In preparation for this paper, Team “B” conducted the “Work Motivation Survey” of 14 employees who would be representative of a diverse workforce. In this paper, Team “B” proposes two motivational theories and projects how individual differences among the profiled employees might create potential workgroup conflicts. In addition, the impact of the data on job satisfaction and motivation is discussed in each theory in relation to the merger/acquisition transition theme of maintaining acceptable levels of individual performance throughout the transition period. Goal-Setting Theory vs.
Reinforcement Theory of Motivation in the Work Place The goal-setting theory of motivation states that intentions-expressed as goals-is a major source of work motivation. Specific goals lead to increased performance and that accepted difficult goals result in higher performance than easy goals (Robbins, p. 114). The reinforcement theory of motivation states that reinforcement conditions behavior. The reinforcement theory argues that behavior is environmentally controlled, irrespective to internal forces, and that people exert more effort on tasks that are reinforced than on tasks that are not (Robbins, p.115).
According to the text by Robbins, both theories are supported by considerable evidence. In this paper, we will compare a hypothetical work place in which both theories are applied on a diverse workforce. We will discuss how individual differences among the fourteen profiled employees in separate divisions create potential workforce conflicts. This will be related to the merger/acquisition transition with the stated goal of maintaining acceptable levels of individual performance during the merger/acquisition period.
Learning Team “B” chose 14 employees and prepared Work Motivation Survey forms for each. Different types of production were considered and comprised both innovative and routine types of production similar to those in an ordinary work environment. Projected employee results were proposed based on the salient features of both motivational theories, as they would apply to a merger/acquisition scenario. Goal-Setting Theory Motivation The Acme Enterprise Company (Acme) is a factory involved in the design, production, and sale of widgets.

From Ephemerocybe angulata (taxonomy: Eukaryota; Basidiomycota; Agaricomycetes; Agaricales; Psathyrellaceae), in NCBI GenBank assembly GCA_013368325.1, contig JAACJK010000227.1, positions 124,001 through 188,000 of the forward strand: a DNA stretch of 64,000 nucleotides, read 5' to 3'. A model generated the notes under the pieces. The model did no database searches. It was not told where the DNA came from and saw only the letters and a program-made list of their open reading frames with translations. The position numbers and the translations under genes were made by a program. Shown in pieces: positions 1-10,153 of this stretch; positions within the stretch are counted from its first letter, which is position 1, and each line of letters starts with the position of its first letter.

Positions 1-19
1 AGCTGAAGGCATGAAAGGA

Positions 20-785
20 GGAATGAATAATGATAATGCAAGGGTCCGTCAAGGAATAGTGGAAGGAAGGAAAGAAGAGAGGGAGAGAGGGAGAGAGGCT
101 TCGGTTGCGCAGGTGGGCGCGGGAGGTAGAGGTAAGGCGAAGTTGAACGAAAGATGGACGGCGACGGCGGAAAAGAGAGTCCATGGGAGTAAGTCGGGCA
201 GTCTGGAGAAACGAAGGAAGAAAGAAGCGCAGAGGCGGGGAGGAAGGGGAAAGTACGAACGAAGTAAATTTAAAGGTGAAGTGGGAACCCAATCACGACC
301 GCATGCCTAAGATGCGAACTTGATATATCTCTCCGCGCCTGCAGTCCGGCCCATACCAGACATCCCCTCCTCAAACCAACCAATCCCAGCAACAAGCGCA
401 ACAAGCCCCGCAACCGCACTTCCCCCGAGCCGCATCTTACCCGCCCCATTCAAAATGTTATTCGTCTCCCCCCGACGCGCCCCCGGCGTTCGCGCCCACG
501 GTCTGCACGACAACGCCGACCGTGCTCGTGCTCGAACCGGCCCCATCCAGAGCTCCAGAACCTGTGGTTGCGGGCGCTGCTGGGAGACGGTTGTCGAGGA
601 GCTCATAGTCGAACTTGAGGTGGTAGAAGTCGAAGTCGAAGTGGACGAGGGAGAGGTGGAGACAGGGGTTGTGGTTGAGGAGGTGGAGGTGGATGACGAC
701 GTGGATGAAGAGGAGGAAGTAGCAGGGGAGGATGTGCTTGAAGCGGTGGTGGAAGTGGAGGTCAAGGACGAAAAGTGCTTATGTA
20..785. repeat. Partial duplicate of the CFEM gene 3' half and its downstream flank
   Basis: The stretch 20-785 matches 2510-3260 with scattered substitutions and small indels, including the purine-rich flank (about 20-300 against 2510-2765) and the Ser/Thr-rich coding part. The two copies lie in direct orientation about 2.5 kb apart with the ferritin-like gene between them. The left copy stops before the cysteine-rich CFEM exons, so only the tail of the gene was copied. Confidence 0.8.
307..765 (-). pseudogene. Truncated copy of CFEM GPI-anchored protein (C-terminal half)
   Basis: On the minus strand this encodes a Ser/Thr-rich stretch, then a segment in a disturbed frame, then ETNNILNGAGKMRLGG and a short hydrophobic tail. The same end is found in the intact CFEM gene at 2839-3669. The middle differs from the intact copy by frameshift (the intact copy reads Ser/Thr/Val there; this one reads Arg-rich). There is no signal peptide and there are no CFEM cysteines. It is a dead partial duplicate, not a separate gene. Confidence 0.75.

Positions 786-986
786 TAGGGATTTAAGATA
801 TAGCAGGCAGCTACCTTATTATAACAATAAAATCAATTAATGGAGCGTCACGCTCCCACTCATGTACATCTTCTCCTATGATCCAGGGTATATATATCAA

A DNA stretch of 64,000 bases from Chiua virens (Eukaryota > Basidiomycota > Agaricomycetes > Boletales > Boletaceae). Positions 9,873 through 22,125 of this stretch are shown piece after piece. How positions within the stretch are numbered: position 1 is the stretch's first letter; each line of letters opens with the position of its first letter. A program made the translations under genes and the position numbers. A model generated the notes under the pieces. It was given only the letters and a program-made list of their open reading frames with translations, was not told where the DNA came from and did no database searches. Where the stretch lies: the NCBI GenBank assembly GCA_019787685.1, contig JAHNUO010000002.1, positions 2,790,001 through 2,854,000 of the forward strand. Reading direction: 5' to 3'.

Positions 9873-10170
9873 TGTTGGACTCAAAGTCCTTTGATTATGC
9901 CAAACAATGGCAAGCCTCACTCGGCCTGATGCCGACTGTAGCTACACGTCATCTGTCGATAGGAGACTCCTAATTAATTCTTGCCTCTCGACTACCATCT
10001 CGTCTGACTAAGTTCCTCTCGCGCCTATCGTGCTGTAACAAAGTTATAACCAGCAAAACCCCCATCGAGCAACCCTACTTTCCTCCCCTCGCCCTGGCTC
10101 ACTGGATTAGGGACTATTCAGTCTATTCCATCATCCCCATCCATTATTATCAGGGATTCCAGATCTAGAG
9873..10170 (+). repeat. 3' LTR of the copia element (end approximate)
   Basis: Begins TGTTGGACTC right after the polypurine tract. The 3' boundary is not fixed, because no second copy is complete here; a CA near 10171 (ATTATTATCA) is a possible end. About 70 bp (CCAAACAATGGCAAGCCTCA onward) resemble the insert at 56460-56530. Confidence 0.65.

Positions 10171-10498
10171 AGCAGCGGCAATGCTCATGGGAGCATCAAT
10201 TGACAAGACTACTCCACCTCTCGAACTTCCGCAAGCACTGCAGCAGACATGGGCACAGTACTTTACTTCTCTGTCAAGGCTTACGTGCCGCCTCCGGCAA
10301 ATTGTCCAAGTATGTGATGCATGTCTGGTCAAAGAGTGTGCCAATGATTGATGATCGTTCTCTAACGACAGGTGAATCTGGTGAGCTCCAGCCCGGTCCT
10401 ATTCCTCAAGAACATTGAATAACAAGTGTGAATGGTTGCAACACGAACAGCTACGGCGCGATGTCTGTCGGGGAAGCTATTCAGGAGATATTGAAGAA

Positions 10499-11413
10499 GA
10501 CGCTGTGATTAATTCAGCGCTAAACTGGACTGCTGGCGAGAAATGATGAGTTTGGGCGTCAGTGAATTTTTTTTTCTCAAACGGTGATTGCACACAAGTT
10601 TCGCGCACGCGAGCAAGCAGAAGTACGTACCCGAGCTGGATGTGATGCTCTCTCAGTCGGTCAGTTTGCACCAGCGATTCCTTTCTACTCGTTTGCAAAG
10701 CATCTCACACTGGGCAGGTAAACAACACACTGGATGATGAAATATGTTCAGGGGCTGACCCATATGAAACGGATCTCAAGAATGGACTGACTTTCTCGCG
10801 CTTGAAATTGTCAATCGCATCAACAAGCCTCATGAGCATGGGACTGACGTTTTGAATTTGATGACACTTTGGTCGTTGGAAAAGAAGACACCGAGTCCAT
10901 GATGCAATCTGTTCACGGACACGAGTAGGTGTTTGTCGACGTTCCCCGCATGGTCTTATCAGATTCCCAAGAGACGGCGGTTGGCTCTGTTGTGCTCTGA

Acme was the target of an acquisition by E-Z Widget International (E-Z), a market leader in the field of widgets. It had been determined that at the end of the period of six months following the announcement of the acquisition/merger, E-Z would decide the fate of Acme management and non-management employees. The Acme employees did not know details of the E-Z corporate decision-making process but believed that production levels and profitability would impact heavily on the corporate decision.
In order to provide optimal production figures, Acme management officials set quotas for production and sales of widgets during the transition period. The quota was based on a 120% increase over widget sales during the last year. They also determined that the Acme design staff should design new categories of widgets. The number of new designs had been left up to the decision of the design staff based on their assessment of the difficulty and time required.
Seven of the profiled employees are assigned to the production and sales staff of Acme. Their motivational scores are attached as Attachment A. 71% of the employees indicated that they tried very hard to improve their past performance and all of them indicated that they enjoy competition and winning. 71% of the workers indicated they enjoyed a difficult challenge. While 42% indicated that they did not care about knowing about their progress, 57% indicated that they did and that they enjoyed setting and achieving realistic goals.
71% stated that they at least agreed to enjoyed completing a difficult task and 57% stated that they enjoyed working with others rather than working alone. Based on these surveyed characteristics, the production and sales group took on the challenge of producing and selling an increase of 120% of widgets over the next six-months. During the first two months, production levels climbed slightly; however, a few problems arose. The employees who had indicated a lack of interest in improving past performance increased usage of the sick leave and vacation time which slowed production accordingly.
Other employees had to fill in for them causing resentment. Those that did not enjoy belonging to a group led the discontent. The 28% of the employees who indicated that they enjoyed building close relationships with fellow employees pulled together for the common good but their actions were outweighed by the surveyed 57% who disagreed with forming close social relationships. At the end of the first two months, production had climbed to the 103% of the average past year’s monthly production level.